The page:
This, from the BBC last November, reminds us how chaos is in the eyes of the beholder:
Eviction notices have been attached to tents at a protest camp outside St Paul’s Cathedral.
The City of London Corporation notice tells Occupy London Stock Exchange (OLSX) activists to clear the “public highway” by 18:00 GMT on Thursday.
The “public highway” being the land occupied by the protest at the time which did not belong to the Cathedral.
Obviously, the kind of chaos this was leading to – on a shared “public highway” – was considered by those who we presume should know more about these things as completely unacceptable in a modern civilisation. Two reactions then: first, this was chaos; second, we should not tolerate it.
And I can live with that conclusion – even where my instincts are not to approve.
This morning, meanwhile, we have another example of chaos – this time as defined by Iain Duncan Smith:
Iain Duncan Smith has said there would have been “chaos” if ministers had overruled the board of RBS and vetoed a £963,000 share bonus for its boss.
The government has come under pressure to act over Stephen Hester’s bonus as it owns 82% of the bank’s shares.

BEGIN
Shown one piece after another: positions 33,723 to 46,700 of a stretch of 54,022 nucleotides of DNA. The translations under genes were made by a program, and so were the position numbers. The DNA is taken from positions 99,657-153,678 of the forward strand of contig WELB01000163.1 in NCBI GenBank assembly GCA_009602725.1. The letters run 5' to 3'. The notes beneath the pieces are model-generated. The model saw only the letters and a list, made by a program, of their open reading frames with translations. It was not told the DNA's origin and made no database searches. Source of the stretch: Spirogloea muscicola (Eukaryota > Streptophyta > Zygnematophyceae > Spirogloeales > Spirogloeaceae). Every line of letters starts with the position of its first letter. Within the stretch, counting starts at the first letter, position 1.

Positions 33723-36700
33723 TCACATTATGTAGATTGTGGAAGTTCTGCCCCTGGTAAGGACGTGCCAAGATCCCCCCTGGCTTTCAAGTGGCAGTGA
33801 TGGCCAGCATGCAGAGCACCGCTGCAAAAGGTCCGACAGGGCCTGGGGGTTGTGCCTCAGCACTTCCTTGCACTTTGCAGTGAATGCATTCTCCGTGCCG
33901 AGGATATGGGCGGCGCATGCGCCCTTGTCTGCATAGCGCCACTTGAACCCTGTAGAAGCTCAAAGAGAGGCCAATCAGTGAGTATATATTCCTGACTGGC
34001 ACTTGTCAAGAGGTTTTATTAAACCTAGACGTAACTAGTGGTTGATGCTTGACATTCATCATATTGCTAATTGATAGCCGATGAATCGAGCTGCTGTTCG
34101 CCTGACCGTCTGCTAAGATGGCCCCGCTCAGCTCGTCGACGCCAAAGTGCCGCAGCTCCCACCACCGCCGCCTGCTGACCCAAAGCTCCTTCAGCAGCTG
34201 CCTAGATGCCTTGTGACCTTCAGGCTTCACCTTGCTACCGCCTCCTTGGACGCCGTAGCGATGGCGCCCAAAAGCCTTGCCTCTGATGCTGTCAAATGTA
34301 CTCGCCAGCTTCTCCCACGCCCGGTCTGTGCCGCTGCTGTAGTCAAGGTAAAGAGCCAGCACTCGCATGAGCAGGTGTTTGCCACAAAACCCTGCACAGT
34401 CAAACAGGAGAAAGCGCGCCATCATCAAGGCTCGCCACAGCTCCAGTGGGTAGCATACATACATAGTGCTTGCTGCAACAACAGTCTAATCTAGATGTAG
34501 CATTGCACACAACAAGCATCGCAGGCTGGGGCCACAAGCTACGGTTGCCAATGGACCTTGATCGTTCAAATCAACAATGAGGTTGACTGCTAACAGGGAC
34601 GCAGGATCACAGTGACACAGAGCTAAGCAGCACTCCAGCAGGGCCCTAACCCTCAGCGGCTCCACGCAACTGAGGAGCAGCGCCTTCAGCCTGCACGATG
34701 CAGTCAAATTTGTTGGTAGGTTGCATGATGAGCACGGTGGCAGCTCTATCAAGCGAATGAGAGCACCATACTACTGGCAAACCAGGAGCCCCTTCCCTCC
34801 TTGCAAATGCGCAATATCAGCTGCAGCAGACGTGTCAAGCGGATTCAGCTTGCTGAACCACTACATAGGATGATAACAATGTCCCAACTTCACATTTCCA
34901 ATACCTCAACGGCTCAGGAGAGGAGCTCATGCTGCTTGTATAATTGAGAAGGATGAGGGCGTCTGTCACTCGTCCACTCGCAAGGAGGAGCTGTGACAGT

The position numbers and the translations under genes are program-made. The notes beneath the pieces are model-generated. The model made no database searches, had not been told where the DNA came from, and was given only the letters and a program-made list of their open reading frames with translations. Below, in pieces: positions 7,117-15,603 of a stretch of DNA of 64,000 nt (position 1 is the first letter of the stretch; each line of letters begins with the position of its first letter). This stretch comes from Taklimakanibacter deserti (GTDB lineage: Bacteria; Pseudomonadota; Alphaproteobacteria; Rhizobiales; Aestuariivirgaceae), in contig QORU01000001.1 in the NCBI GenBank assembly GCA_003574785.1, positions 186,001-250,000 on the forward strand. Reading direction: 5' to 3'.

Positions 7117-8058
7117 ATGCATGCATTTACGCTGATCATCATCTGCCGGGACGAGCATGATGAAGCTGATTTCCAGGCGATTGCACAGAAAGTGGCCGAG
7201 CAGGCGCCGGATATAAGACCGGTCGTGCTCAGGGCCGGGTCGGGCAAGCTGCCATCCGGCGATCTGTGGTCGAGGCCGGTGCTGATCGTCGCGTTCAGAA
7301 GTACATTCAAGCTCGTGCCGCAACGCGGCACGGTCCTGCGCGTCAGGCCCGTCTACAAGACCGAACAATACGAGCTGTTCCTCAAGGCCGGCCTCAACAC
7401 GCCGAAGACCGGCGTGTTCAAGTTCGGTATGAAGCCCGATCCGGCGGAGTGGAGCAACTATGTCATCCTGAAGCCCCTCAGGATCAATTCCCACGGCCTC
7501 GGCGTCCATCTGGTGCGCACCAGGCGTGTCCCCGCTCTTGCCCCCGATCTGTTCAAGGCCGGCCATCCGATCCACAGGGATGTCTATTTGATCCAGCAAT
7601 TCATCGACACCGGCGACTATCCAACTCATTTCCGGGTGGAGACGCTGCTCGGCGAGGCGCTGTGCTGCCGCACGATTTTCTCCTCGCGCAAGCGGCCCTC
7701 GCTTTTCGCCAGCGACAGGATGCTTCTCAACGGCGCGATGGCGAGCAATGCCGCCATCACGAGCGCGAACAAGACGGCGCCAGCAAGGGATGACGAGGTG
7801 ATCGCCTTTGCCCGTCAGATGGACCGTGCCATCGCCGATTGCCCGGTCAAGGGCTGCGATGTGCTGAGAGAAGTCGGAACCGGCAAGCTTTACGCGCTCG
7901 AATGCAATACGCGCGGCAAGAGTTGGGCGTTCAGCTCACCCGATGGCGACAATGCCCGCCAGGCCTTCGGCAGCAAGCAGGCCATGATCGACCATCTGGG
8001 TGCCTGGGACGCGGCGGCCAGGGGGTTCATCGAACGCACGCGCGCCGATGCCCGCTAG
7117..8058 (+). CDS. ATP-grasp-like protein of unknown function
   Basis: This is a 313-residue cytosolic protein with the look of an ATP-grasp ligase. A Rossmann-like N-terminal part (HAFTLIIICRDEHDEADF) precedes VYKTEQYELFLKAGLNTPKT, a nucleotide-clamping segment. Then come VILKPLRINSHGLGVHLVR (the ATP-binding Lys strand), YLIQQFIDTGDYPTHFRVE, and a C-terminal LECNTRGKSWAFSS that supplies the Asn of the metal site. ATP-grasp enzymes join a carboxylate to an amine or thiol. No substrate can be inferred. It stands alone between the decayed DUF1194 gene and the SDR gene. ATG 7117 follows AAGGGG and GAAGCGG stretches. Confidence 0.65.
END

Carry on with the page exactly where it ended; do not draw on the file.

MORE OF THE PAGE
Cabinet Minister Mr Duncan Smith told the BBC “nobody would be happier” than ministers if Mr Hester declined it.
But it had been up to the RBS board – if they had gone, it would have had a huge impact, he said.
The kind of huge impact – on an 80 percent state shareholding, on tens of thousands of workers and on millions of customers – which no one in our society is willing to do anything about, at least in the sense of proactively preventing its occurrence.
Except, of course, by not only giving entirely in to but also sanctioning fully the rights of those making these implicit threats of executive blackmail.
Again, my reactions are twofold: first, as in the case of St Paul’s, this was chaos; second, we have no alternative but to tolerate it.
How do you expect us to believe in a socioeconomic environment which behaves like this?
I really find no other way of describing this second example than to call it economic blackmail by corporate hooligans of the very lowest order. And these are the captains of industry whose behaviours we are being asked to support and even emulate?
How very very short the modern representatives of capitalism are happy to sell their baby these days.